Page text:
Observation #3: We (and things) are complicated

If you have missed my previous posts (which, unless you are a family member of mine, is 99% likely), I am taking some time in this crazy season to think about some things that are normally true about life but are now especially clear due to COVID-19. This strange season that we are in is like a spotlight, illuminating things that are always there, but perhaps just less clearly visible during other times of life. The short list I came up with is this:

Observation #3: We (and things) are complicated. This might actually be one of my favorite topics. I’m a big believer in the idea that so much conflict, turmoil, and distress in this world comes from the fact that we tend to draw simple conclusions about complicated matters. Or more simply, we fail to recognize how complicated things truly are. We live in a world where we settle for tweetable answers to questions that deserve entire books to answer. That is why I love caveats so much. So many times in life, and in theology, the answer to a question is not a simple yes or no but a “Yes, and…” or a “No, but…” One specific, more obvious example: Is Jesus fully God or fully man? Christians would say he is both! How? Well, it is complicated and probably can’t be answered in a tweet.

We should also consider the fact that we ourselves are complicated people. We have an ability to act selflessly while still being selfish. We have an ability to think one thing but say or do another. We are full of contradictions and if we are honest with ourselves, often hold various viewpoints that are actually incompatible. We can have deep affection for the same people who drive us crazy. Even though we may do our best to attempt buttoned up, unified, singularly focused individuals – if we are honest we are complicated, complex beings.

Now, let me be clear. What I am not saying is that everything is relative, there is no such thing as absolute truth, or that each of us gets to decide for ourselves what is right and true. I would simply argue that the absolute truth is often more complicated, and deserves more nuance and discussion than we often allow. Again, we look for one-liners instead of thoughtful dialogue, tweetable quotes instead of lengthy novels.

The fact that things are complicated is always true. However, we are in an extremely confusing situation in which this has become abundantly clear. The question of what to do with the coronavirus or how to respond to it feels tense, divisive, and confusing. We desperately want to know where to land, or what to think about it. We read one thing that makes us feel hopeful about freely hugging your friends and family very soon and another that makes us feel like the world just might end tomorrow. If you are like me, this can feel agonizing! Somebody, anybody, give me a one-liner that will make this go away! But they can’t. Because it is complicated.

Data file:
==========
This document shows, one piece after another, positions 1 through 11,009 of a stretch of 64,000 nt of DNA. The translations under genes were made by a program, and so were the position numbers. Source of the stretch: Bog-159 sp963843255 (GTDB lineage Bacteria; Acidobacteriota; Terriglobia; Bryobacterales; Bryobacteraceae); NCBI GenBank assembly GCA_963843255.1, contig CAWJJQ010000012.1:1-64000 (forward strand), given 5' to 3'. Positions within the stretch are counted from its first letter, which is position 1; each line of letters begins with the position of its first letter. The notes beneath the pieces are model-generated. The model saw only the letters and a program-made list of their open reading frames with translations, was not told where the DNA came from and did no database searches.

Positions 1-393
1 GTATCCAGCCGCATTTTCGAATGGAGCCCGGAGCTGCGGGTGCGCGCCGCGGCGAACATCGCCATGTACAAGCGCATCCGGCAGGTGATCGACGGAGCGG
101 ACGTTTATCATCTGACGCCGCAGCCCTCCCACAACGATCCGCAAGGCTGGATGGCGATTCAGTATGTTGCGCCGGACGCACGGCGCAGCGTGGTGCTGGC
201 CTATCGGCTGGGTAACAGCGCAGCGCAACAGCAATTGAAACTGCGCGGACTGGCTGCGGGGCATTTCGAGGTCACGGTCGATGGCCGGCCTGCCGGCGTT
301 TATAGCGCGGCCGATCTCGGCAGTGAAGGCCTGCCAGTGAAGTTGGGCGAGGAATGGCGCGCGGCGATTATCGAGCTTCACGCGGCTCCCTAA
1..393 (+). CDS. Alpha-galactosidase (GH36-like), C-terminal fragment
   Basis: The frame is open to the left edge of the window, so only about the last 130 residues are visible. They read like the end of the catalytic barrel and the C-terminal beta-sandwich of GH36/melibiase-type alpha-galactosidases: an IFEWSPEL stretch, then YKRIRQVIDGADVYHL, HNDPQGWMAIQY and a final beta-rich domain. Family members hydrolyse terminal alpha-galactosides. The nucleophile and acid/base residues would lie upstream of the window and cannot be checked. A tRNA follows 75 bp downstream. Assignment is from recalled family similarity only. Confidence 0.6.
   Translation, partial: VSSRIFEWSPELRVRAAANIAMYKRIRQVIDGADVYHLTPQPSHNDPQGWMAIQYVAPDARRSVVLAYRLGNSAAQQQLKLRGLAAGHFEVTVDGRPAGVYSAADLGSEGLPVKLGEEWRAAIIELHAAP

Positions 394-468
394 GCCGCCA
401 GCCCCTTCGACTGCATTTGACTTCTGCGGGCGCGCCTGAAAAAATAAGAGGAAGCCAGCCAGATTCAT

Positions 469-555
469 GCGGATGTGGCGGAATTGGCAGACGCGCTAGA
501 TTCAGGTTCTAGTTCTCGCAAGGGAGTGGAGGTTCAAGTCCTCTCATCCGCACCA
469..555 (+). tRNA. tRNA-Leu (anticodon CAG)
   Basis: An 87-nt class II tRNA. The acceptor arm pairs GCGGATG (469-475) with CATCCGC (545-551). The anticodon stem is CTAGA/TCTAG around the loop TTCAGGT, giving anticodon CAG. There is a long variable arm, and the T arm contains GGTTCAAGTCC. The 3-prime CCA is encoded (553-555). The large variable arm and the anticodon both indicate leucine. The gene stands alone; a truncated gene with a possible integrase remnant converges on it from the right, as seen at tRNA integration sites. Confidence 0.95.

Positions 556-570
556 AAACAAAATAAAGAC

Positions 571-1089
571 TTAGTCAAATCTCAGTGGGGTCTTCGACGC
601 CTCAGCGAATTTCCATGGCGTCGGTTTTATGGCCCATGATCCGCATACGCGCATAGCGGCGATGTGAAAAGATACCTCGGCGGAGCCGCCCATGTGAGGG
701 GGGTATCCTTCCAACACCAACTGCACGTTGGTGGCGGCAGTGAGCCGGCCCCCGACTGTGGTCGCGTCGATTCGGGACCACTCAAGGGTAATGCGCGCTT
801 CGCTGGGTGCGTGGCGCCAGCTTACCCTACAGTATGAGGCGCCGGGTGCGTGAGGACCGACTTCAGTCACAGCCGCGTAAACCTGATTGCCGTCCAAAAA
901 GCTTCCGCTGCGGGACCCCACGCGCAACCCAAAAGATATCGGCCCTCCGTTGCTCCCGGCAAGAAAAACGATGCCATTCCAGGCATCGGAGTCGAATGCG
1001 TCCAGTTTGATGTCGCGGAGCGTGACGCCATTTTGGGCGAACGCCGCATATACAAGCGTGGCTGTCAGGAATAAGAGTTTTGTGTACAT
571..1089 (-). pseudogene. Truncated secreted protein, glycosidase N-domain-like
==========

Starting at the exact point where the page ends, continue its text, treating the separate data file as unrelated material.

One way that being aware of this truth should inform the way we proceed is that it should cause us to have a lot of grace and empathy for folks. We are in unchartered territory as a world, and as a society. Leaders of all kinds, whether hyper-local, like your pastor, or globabl, like our Presidents and Prime Ministers of the world, have been making complicated decisions based off of complicated information in the middle of a complicated situation. This doesn’t excuse ignorance, apathy, or a failure to engage in the complicated matters. But it does mean that people are going to get things wrong. People are going to change their minds. People are going to confuse and frustrate us. Why? Because this is complicated. And we are complicated people.

We can even make it more personal. People everywhere are trying to make difficult decisions in the middle of this complicated situation, and I am almost positive you are among them. Whether that is determining how your business should proceed, whether you can have friends over for dinner, or whether you should feel comfortable going for a run in a park – these are all new, difficult decisions with a number of social and situational factors that make them even more complicated. So we should not be surprised that we feel stressed or troubled about them. We should also not be surprised when our friends come to different conclusions. And we should not be surprised when we, or those around us, change our minds about these decisions. It is okay. It is natural. Because this is complicated.

So what should we do? We should seek the truth, even when it takes some extra digging, research, reading, talking to try to figure it out. We should be willing to do the work of looking for thorough, thoughtful perspectives instead of quick, pointed one-liners that are simplifying a complicated situation. We should have grace for those who are around us and doing their best to figure this out. We should prioritize loving God and loving our neighbor, and seek this above all else as we make complicated decisions in the middle of a complicated time. Lastly, we should be wise, thoughtful, and considerate, placing others needs ahead of our own.

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